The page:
If your headline makes the product sound like something the prospect has already seen or tried before, most prospects will not read past the headline.  After all, nobody wants to invest their time reading advertising about something they already know. That’s why it is so important that your headline use a word or phrase that makes your product sound new or different than everything else.  This is why “New” is so effective.  And why I have had great success with using and even sometimes “naming” a feature of the product and using it in the headline with phrases like “Quad-Power”, “Deep Cell”, “Spread Relief”, “14 Point” and “Multi-Phase”.
  1. “Can I Name The Best Prospects In The Headline?”
People will pay more attention and order more if they think a product is “custom made” for people like them only.  That’s why you should always “call out” your target audience in your headline deck if possible.  For example, let’s say you are selling a facial cream and almost all your buyers are women over 50.  I would use a pre-headline like this: “ Exclusively Made For The Special Needs Of Women 50 And Up – .“  Or if I was writing to chiropractors I would say “How Your Front Desk Can Easily Book 7 More New Chiropractic Patients A Week For You”.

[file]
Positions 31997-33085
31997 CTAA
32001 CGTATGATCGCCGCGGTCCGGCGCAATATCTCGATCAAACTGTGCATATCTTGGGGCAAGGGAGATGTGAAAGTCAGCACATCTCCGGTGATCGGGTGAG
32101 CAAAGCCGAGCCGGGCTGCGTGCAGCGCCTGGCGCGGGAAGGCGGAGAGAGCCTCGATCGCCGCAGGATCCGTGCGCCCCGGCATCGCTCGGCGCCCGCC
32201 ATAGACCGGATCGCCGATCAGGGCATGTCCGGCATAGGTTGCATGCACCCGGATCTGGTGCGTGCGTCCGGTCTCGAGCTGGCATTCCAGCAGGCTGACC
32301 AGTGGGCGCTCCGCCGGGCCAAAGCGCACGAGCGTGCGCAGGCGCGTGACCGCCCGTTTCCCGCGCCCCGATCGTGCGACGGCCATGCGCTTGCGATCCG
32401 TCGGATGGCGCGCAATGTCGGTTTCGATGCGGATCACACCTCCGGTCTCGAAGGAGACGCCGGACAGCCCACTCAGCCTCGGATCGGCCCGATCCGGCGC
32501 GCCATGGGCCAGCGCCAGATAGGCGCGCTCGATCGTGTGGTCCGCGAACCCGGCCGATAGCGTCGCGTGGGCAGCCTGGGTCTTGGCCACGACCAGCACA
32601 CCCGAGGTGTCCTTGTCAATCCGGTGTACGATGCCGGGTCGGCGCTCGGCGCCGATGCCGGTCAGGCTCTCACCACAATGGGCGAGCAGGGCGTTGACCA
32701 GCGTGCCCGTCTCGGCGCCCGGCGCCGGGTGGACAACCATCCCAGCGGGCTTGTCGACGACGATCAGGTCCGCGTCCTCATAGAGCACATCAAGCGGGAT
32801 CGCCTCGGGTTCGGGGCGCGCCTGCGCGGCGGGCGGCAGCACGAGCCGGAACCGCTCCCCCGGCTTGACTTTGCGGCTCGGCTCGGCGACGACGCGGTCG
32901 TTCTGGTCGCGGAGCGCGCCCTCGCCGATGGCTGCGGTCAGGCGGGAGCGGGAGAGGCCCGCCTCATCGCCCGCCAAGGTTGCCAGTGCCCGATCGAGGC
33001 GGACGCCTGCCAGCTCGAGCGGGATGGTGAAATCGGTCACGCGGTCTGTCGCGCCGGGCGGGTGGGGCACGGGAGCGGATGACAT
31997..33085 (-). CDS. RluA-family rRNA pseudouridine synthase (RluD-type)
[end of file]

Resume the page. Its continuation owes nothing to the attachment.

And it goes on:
1. “Can I Use A Specific Number In The Headline?”
I have always had a lot success with headlines that have a number in them.  A number catches the eye, makes a statement more certain and believable, and in my vast experience, pulls in a lot of more cash orders.  Here are some examples: How Retired Omaha Librarian Makes $52,438 A Year Part Time From Home $500,000 In Life Insurance – Now Only $8.12 a Week 2-Minute Sleep Solution Desperate Man With Terrible Back Pain For 21 Years Finally Finds Answer The Secret of How 58 Year Old Mother Of 4 Lost 62 Lbs with No Strict Diet or Exercise  
  1. “What demonstrations of proof would be the most dramatic and believable?”
Remember this saying:  Proof equals profits.  The more proof you give the prospect, the more orders your advertising will produce – if it is easily digestible, dramatic and believable.  Nothing beats a demonstration of proof.  Just consider the late night TV commercials with their remarkable before and after demonstrations. I have developed a list of 14 types of proof.  I try to get as many of these as possible in each promotion I write.  Here are some types to consider:  Before and after photos.  Video interviews.    Charts and graphs with results.  Interview with doctor or expert.  Reprint of clinical study summary.     Stages of use shown in time-delay order.